[col. writ. 9/9/08] (c) '08 Mumia Abu-Jamal
By now, if pundits were to be believed, Sen. Barack Obama was supposed to be coasting to an easy November win, buoyed by dramatic moments at the democratic Convention, and cruising on a comfortable lead in the polls.
But if ever there was an election season that proved that pundits couldn't catch the ball, this is it.
For the polls are neck-and-neck dead heats between the campaigns of Obama and Arizona Sen. John McCain (R- Ariz.). If there was a post-convention bounce, it went to McCain for his surprise pick of Alaska Gov. Sarah Palin for the V.P. spot.
She has energized a campaign that was seen as moribund just a few weeks ago.
There is another factor that we cannot ignore; what former GOP house majority leader, Dick Armey (R - Tex) calls 'the Bubba vote.
In Armey's words, "The Bubba vote is there, and it's very real, and it is everywhere," Armey went on to explain what he meant by 'the Bubba vote'; "There's an awful lot of people in America, bless their heart, who simply are not emotionally prepared to vote for a black man." There it is.
If this Bubba vote has kept Obama from bouncing after a successful convention, McCain's Palin pick has compounded this problem.
For it demonstrates that all the hue and cry over 'experience' was but a smokescreen for something else. It shows us that all the clamor over 'qualifications; was naught but pretext.
For after all is said and done, for millions of Americans, Barack Obama's blackness has made him automatically ineligible for election.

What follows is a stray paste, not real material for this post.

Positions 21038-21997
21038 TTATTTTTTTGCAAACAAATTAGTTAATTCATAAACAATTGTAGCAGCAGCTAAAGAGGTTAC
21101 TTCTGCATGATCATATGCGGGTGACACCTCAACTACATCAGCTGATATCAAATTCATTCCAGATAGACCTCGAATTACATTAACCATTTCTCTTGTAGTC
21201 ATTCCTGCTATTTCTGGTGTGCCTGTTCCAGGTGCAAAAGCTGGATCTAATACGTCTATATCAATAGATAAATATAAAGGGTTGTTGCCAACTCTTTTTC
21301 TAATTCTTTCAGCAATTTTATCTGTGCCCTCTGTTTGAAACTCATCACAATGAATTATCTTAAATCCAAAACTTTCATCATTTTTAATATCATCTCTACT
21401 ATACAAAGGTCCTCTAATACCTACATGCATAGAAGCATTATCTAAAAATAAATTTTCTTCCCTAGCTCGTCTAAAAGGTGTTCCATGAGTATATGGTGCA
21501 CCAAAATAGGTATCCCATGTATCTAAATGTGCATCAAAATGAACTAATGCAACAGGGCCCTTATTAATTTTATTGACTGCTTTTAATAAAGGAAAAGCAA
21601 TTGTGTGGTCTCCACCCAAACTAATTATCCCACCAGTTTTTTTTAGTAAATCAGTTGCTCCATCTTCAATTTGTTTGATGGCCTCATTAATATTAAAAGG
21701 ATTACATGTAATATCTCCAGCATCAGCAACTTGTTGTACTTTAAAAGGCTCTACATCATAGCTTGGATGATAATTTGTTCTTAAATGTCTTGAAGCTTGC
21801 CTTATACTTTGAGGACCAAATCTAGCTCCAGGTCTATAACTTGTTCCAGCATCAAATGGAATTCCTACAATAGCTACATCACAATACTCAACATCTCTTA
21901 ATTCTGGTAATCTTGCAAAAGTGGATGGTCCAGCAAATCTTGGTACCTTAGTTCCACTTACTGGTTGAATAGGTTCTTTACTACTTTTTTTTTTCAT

That's not issues; that's not views, that's not politics; that's race. Period.
And, truth be told, that's America, at its core.
After the Democratic conventions, many Black publications gushed over the history of the nomination. And while it's true it's never happened before, it's also true that a nomination is nothing more than a means to an end.
If he loses the election, the nomination goes into the Geraldine Ferraro closet, and it will be generations before this historic opportunity returns.
And, if 'the Bubba vote' gets its way, he may well lose.
It reminds us of what's called 'the Bradley effect,' after former Los Angeles Mayor Tom Bradley ran for Governor of California. Bradley was leading in polls by double digits the night of the election.
By morning, he'd lost.
When Douglas Wilder ran for Governor, he led by 10 points in the polls. His victory was just over 1% of the vote.
So, the polls are neck-and-neck. Indeed, some show McCain leading.
What's that tell ya, but that 'the Bradley effect' (or should we call it 'the Bubba effect'?) is still at work?
--(c) '08 maj
[Sources: Wolf, Richard and Martha T. Moore, " Armey predicts Obama will hit blockade of 'Bubba', " USA Today, Thurs,. Sept. 4, 2008; Henry, Charles P., "Obama '08 - Articulate and Clean," Black Scholar. (Spr, '08). p. 5.)